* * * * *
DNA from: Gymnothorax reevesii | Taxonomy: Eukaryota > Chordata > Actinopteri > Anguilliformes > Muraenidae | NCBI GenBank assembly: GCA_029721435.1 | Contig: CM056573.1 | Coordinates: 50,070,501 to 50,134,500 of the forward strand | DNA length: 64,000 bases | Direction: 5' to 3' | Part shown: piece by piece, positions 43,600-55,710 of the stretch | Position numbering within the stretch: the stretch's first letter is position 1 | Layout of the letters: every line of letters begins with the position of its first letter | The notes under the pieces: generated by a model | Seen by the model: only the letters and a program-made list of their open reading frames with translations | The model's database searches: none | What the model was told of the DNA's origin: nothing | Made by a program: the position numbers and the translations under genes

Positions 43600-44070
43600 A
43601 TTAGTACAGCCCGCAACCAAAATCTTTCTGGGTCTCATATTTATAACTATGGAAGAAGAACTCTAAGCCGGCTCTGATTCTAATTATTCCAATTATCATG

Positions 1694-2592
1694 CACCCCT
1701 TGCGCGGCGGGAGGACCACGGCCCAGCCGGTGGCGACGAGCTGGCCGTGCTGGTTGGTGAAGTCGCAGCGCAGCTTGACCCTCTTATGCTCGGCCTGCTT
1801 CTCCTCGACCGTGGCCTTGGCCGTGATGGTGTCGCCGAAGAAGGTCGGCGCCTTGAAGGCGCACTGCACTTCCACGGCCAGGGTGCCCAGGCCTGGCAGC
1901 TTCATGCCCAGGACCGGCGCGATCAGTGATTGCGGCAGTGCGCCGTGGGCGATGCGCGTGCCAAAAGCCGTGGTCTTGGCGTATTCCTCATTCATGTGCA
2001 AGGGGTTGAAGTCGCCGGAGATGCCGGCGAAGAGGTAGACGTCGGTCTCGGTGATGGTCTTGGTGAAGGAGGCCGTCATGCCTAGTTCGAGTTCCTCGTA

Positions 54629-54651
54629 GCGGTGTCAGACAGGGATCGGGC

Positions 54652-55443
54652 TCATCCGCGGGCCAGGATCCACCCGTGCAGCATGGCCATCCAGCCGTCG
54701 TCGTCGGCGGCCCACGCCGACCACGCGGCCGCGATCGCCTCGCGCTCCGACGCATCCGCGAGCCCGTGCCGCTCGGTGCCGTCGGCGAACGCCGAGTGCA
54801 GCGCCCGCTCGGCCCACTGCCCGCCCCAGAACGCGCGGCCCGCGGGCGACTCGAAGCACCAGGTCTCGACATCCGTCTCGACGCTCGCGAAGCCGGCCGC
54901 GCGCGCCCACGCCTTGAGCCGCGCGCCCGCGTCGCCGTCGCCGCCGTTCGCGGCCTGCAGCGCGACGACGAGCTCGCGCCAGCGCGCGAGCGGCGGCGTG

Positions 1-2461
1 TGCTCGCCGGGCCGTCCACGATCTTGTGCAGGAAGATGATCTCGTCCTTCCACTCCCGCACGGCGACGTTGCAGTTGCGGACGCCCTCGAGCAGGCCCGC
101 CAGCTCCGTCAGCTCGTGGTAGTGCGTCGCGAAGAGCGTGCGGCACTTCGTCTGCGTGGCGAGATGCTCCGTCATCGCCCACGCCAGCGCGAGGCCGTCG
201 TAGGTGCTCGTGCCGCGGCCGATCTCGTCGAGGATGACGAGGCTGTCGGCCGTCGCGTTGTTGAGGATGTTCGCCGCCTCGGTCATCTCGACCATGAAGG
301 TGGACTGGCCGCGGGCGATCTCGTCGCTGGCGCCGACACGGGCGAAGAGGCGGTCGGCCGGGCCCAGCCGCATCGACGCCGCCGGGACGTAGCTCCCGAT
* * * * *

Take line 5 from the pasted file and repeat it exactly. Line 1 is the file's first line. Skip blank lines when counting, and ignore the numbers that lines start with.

Positions 1694-2592